During the late stages of the 2015 regular season, the Pittsburgh Steelers began incrementally adopting the use of their dime, or quarter, defense, a sub-package that employs three cornerbacks and three safeties, removing the nose tackle and an inside linebacker from the field in order to better defend against obvious passing situations.
The Steelers tried to dabble with this early in the season, only to find that they lacked the cohesiveness in coaching and personnel to prevent against communication errors. At this time, the coaching staff took second-year inside linebacker Ryan Shazier off the field in order to bring on safety Robert Golden.
Late in the season, however, when they brought back the six-defensive-back package, it was nine-year veteran Lawrence Timmons who came off the field, a rather rare sight indeed, as he had played nearly every snap of the season up to that point.
Timmons, now 30, entering his 10th season and in the final year of his contract, is facing the prospect of potentially looking for a new home after this season, particularly following earlier reports that the front office was unlikely to reach any extensions with their players beyond David DeCastro prior to the start of the regular season.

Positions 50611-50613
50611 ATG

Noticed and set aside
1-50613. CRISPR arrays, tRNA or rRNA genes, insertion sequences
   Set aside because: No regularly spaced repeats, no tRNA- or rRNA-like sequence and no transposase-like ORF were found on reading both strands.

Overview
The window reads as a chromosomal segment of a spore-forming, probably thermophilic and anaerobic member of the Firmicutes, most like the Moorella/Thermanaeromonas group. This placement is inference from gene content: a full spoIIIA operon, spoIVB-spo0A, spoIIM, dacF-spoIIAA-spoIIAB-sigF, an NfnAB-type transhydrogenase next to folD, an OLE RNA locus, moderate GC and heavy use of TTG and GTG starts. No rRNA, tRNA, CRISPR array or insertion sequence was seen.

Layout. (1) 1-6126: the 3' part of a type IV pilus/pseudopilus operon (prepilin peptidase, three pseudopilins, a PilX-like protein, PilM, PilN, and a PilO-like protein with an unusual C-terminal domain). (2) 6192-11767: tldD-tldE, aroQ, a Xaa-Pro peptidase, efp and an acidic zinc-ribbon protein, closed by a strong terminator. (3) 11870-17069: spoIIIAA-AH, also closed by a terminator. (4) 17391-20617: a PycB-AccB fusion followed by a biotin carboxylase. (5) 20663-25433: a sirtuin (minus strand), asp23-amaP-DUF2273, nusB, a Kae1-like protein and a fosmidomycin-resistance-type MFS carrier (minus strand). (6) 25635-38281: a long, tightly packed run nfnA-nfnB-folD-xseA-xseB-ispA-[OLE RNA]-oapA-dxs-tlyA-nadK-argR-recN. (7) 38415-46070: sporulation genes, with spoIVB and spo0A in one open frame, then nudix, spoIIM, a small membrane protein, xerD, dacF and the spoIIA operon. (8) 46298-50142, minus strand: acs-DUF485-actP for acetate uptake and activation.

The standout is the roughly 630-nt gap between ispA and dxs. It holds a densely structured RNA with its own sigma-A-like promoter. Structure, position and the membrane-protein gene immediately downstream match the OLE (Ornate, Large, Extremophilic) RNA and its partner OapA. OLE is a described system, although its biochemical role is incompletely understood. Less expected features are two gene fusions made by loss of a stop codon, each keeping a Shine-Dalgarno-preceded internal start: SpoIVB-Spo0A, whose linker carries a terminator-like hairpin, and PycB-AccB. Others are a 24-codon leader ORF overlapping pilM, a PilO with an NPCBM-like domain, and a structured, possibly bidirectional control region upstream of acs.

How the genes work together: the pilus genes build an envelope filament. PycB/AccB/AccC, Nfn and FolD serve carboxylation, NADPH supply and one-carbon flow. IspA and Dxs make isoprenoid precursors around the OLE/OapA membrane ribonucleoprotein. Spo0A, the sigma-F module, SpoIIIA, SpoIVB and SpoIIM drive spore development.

If the Steelers saw fit to take him off the field in obvious passing situations—which was once regarded as a strength of his, as attested to by his 10 interceptions and 38 pass deflections in his career—then that puts him one step closer to being expendable, and thus vulnerable.
Though Timmons is often referred to by his teammates as head coach Mike Tomlin’s first-born son—he was the first draft pick that Tomlin had ever made as a head coach—he takes no contract, nor any snap, for granted, and he is not looking forward to coming off the field again in 2016, or playing for another team.
Not only did he tell Chris Adamski yesterday that he dropped about five pounds from his playing weight last season in pursuit of the goal of staying quick, which is exactly the same routine that many inside linebacker before him have begun to take in this era of the NFL as they have aged, he also told Jeremy Fowler that he is “pretty sure things are going to work out for the better”, referring to his future contract situation.
Timmons said as early as last seasons that he was willing to do virtually whatever it takes to finish his career as a Steeler, and I would imagine that Tomlin and the front office feel similarly, but that is only provided that the balance between financial compensation and on-field production remain.
Timmons dropped weight in an effort to improve his game, though nothing should be better than playing healthy, as he was unable to do to start last season. Statistically, he had a very good 2015 season. If he can be more reliable in coverage and cut down on the missed tackles that we saw last year, I foresee him sticking around.